The word home has so much more significance than it used to. For one of my children it is not a word that conjures up safety and warmth, happiness or calm. It is a word that seems to mean ‘where I am for just now.’

One night this week, my husband said to me, ‘This is Little’s home, you can see by the things she does, that this is her home.’

When Little needs something, she either asks for it or she goes to get it. Last night she decided she needed a plate for her bun. She danced into the kitchen, got a plate, put her bun on it and danced back. She tells me what she wants for lunch. She asks if we can go places. When she wakes up in a morning she either comes straight to us or shouts from her bed for me to come and get her. This is her home. She is safe and she is loved. And she feels this too. She knows our love is not going anywhere. She feels safe enough to talk to us, to hug us, to demand things of us.

It is such a huge contrast to Big. Who never asks for anything. Who never tells us when she is hurting. Who cannot talk or ask about what went before. Who will lie in a wet bed and wait for us to find her rather than tell us about it. This week her new boots have rubbed huge blisters on her heels. And she didn’t say anything. I noticed when I was getting her ready for bed.

The associated emotions that go with this are so vast. The guilt that she doesn’t feel able to come to us, the anger that her past trauma effects her so greatly, sadness that she has lived with us for over two years and is still waiting for her next home.

Because Big is waiting. She might not know that’s what she’s doing but she is waiting for this part of her life to come to an abrupt end and for another set of people to care for her. That is what’s happened every time before so that’s what she’s emotionally preparing for. If she looks after herself then the next move might not be so hard. If she does’t give love or accept love then she can’t miss it. There seems to be no way to change this pattern of thinking. Other than being there everyday. By putting plasters on her blisters. By hugging her through the rage and anger. By feeding her everyday. I have no idea how long Big will be with us before she feels safe and loved in her home. How many ‘everydays’ she will need to have. Everyday might never be enough.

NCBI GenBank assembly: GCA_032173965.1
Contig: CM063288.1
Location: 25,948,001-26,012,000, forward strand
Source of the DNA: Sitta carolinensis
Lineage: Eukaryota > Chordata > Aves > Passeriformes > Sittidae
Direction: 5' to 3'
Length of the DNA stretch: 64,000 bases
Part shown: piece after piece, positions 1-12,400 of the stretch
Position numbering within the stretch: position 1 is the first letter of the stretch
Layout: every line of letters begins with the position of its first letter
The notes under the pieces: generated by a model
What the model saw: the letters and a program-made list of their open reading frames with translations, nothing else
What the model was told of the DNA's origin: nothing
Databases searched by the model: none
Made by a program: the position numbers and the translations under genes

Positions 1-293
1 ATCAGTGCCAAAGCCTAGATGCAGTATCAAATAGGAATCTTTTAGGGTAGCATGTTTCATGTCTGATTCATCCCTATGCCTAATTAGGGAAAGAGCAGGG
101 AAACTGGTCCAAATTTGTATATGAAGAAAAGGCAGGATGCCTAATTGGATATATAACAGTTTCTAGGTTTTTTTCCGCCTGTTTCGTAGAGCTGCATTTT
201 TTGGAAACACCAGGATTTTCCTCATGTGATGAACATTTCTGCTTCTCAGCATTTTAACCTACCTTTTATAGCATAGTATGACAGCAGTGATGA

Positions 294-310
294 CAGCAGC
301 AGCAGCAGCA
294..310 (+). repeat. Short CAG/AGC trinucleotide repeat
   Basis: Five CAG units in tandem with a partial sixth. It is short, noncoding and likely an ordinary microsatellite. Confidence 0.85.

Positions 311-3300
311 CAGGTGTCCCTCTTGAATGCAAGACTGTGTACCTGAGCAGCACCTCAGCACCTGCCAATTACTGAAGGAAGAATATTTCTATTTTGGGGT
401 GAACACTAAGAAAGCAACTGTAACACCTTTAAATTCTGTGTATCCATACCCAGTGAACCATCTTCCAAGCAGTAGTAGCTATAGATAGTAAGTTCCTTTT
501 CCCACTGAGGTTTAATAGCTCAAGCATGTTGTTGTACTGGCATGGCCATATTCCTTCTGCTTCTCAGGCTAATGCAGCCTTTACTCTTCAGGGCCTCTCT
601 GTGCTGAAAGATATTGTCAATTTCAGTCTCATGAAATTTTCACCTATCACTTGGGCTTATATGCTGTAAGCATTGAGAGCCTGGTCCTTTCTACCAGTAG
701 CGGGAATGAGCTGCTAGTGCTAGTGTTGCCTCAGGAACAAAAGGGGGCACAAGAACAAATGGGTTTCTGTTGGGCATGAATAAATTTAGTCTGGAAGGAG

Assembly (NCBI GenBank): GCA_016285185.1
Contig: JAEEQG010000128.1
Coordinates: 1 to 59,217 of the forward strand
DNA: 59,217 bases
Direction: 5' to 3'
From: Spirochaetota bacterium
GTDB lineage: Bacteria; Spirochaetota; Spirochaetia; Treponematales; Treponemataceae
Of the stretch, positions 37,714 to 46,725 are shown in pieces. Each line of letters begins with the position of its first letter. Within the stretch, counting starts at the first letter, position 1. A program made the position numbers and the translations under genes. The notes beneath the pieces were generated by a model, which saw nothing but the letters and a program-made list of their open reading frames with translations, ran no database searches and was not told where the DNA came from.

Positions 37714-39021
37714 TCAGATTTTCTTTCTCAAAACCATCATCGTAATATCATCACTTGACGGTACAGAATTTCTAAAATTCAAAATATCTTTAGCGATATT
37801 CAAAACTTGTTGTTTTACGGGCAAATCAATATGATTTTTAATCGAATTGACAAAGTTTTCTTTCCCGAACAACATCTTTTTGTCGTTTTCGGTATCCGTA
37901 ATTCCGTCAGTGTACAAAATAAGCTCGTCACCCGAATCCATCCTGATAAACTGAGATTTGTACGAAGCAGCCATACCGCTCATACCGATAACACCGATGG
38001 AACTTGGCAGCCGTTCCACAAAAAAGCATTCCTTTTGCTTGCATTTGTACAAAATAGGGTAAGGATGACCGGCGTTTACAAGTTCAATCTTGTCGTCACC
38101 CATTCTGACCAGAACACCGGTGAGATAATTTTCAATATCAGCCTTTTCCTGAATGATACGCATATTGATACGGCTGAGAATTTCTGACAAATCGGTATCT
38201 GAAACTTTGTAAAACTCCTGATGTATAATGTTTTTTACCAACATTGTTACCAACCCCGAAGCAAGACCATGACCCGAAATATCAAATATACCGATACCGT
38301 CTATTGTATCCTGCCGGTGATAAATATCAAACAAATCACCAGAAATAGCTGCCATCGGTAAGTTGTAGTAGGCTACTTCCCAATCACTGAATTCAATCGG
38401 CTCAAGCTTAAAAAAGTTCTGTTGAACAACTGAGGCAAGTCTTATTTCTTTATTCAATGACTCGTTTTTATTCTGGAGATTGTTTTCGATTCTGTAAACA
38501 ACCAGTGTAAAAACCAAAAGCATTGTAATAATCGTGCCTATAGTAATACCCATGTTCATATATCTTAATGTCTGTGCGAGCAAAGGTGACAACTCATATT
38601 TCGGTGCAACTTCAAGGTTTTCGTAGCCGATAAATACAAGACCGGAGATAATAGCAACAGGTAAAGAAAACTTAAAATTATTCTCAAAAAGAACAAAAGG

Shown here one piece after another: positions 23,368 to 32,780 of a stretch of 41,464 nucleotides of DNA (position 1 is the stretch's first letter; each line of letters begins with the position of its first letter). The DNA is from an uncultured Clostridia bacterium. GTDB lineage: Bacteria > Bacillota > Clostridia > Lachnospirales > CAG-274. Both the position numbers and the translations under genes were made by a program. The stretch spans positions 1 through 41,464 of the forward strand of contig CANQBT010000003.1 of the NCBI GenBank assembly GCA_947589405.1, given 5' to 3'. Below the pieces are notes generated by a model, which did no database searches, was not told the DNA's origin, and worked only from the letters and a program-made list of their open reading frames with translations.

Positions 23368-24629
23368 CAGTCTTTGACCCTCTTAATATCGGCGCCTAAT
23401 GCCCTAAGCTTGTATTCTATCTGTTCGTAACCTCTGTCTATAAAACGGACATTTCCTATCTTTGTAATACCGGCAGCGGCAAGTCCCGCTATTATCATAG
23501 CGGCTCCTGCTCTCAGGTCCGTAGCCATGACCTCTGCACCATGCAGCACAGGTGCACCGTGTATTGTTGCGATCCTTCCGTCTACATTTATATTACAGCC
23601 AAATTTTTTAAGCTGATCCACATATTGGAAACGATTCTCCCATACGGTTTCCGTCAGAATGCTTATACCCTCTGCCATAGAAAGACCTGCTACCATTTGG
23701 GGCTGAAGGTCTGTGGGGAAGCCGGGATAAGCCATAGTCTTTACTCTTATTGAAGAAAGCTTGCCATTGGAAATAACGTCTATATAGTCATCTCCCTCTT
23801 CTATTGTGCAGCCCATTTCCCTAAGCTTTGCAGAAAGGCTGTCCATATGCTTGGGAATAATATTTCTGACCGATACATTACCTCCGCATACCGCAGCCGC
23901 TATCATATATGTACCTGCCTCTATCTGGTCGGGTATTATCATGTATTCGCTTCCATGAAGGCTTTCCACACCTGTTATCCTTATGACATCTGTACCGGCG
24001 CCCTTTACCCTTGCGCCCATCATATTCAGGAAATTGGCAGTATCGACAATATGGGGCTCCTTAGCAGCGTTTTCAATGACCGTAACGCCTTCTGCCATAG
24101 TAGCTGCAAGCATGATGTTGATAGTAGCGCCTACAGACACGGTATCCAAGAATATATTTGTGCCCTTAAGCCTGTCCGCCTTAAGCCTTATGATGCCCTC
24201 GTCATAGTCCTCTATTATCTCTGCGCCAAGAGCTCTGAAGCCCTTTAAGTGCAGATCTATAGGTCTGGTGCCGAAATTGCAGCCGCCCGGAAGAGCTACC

It saddens me so much that my children feel so differently being here. That one can be so happy and one can be so sad. That one is happy to dance (wearing just her pants) into the kitchen to get what she needs and one will just sit. That one has a home and the other has a house for just now. That one of my children doesn’t feel safe. I hope that one day, the word home means feeling safe for Big, I really do.

The best bits

Last weekend we had a little Halloween party. We played eating doughnuts off a piece of string. Both the girls did really well and Big really persevered, she tried so hard not to use her hands and she had a little smile when she got a big bite.

Last night, we had a spontaneous dance in the kitchen. Little has some awesome moves. She is just learning to move her lower body at different times to her upper body. Her wee face as she tried to work it out was a picture.


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